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Solar shows promise for other applications key to zero carbon

While much of the discussion around renewable energy focuses on the production of electricity, other sources of carbon emissions must also be addressed to meet the world’s climate goals. Renewables, and solar in particular, have roles to play there as well. According to a recent article in the MITSloan Management Review and a companion paper, more than one third of global greenhouse gas emissions come from heavy transport and from industrial heat.

In heavy transport (trucks, ships, airplanes, trains & busses), trains and busses can be fairly easily electrified. Long-range trucks, ships and airplanes not so much. Green hydrogen offers enormous potential as a clean, mobile fuel, but this will require a huge increase in global hydrogen production, and most of today’s hydrogen is not green. It is produced by processes that are often powered by fossil fuels and that produce CO2 as a byproduct. Large-scale electrolysis, powered by round-the-clock clean power solutions like 247Solar Plants™, offers the promise of industrial scale production of zero-carbon hydrogen for the first time.

The industrial heat required to produce iron and steel, cement, and certain chemicals (fertilizers and thermoplastics) contributes more than 17% of global emissions CO2 emissions alone. To quote the article, “Renewable electricity can efficiently deliver any desired temperature directly or via infrared, microwaves, plasmas, or hydrogen. BloombergNEF in April 2021 expected solar power in 2050 to be 40% cheaper than estimated two years earlier, making solar- or wind-electric hydrogen remarkably competitive in most markets by 2030 … Alternatively, solar-heated air at 900 ̊C –1,000 ̊C has been demonstrated … and high-temperature solar heat with overnight storage like 247Solar’s should compete with 24/7 coal or gas heat.”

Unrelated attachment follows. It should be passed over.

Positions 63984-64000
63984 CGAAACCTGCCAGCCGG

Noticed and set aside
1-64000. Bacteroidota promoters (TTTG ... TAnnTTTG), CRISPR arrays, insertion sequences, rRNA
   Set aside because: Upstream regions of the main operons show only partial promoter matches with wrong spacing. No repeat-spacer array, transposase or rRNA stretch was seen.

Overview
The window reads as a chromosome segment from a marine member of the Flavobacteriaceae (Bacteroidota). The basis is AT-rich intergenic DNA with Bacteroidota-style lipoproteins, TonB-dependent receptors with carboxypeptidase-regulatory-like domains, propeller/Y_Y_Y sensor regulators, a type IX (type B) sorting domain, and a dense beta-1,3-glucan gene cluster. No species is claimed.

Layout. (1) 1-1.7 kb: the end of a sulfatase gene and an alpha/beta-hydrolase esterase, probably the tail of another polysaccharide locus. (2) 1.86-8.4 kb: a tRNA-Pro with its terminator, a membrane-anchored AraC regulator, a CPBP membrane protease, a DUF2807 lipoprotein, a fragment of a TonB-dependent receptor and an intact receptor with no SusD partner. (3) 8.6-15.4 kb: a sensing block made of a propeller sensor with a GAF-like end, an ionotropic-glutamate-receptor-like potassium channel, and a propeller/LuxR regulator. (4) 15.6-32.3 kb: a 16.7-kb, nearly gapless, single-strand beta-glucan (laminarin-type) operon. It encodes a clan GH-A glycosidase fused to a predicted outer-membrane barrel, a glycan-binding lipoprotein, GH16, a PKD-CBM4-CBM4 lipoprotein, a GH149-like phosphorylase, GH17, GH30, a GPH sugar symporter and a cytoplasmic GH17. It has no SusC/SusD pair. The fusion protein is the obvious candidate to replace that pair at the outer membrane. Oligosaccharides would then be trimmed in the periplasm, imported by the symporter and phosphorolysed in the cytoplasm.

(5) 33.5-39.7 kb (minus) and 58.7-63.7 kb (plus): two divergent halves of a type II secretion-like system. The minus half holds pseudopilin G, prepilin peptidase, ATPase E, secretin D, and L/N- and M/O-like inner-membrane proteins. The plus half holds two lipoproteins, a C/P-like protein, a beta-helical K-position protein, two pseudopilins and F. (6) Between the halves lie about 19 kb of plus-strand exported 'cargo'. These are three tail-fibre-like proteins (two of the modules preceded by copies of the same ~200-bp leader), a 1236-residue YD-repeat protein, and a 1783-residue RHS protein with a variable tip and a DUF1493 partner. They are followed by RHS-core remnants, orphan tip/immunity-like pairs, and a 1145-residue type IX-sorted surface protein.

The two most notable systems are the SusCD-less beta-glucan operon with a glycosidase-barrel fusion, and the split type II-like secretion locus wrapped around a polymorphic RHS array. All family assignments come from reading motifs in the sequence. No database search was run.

There’s much more in this excellent and wider ranging discussion from Amory B. Lovins, cofounder and chairman emeritus of the Rocky Mountain Institute. Read it here.






Despite clear advantages over other clean power generation technologies, Concentrated Solar Power (CSP) has developed a reputation as the black sheep of the renewables family. Until recently, CSP was only economical at very large scale. Each project was different and required lots of custom engineering, land, time, and money to build.

Today, new modular, factory-built CSP solutions like our 247SolarPlants™ are making the unique benefits of CSP and long-duration thermal storage — clean power that lasts through the night — available to a wider variety of projects than ever before.

A recent forecast from ReThink Energy shows how CSP is poised for dramatic growth in the coming decade. The table at right and the region-by-region bullet points below summarize their findings. The future is bright!